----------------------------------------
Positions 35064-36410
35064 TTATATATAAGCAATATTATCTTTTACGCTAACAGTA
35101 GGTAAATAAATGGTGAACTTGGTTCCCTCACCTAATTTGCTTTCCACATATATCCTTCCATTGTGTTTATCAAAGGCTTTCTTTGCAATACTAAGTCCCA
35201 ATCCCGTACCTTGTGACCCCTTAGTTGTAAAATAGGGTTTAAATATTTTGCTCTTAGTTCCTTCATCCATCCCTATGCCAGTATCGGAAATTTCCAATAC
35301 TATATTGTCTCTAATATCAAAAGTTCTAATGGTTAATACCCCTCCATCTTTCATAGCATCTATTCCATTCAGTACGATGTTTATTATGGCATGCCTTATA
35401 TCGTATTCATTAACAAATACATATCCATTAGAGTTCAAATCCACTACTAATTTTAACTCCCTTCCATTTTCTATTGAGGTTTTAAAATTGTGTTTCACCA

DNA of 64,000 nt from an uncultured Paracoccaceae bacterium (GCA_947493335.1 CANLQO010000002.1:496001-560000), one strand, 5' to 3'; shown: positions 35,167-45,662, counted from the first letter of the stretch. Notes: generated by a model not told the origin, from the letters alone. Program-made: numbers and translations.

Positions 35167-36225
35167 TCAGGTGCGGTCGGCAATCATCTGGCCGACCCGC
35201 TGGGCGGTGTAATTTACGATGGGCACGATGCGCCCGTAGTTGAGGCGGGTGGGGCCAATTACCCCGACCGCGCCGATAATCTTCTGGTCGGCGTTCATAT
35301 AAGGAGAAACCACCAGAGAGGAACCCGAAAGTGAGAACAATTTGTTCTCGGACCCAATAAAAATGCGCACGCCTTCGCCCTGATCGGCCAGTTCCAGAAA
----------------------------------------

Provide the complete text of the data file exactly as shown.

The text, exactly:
Positions 35064-36410
35064 TTATATATAAGCAATATTATCTTTTACGCTAACAGTA
35101 GGTAAATAAATGGTGAACTTGGTTCCCTCACCTAATTTGCTTTCCACATATATCCTTCCATTGTGTTTATCAAAGGCTTTCTTTGCAATACTAAGTCCCA
35201 ATCCCGTACCTTGTGACCCCTTAGTTGTAAAATAGGGTTTAAATATTTTGCTCTTAGTTCCTTCATCCATCCCTATGCCAGTATCGGAAATTTCCAATAC
35301 TATATTGTCTCTAATATCAAAAGTTCTAATGGTTAATACCCCTCCATCTTTCATAGCATCTATTCCATTCAGTACGATGTTTATTATGGCATGCCTTATA
35401 TCGTATTCATTAACAAATACATATCCATTAGAGTTCAAATCCACTACTAATTTTAACTCCCTTCCATTTTCTATTGAGGTTTTAAAATTGTGTTTCACCA

DNA of 64,000 nt from an uncultured Paracoccaceae bacterium (GCA_947493335.1 CANLQO010000002.1:496001-560000), one strand, 5' to 3'; shown: positions 35,167-45,662, counted from the first letter of the stretch. Notes: generated by a model not told the origin, from the letters alone. Program-made: numbers and translations.

Positions 35167-36225
35167 TCAGGTGCGGTCGGCAATCATCTGGCCGACCCGC
35201 TGGGCGGTGTAATTTACGATGGGCACGATGCGCCCGTAGTTGAGGCGGGTGGGGCCAATTACCCCGACCGCGCCGATAATCTTCTGGTCGGCGTTCATAT
35301 AAGGAGAAACCACCAGAGAGGAACCCGAAAGTGAGAACAATTTGTTCTCGGACCCAATAAAAATGCGCACGCCTTCGCCCTGATCGGCCAGTTCCAGAAA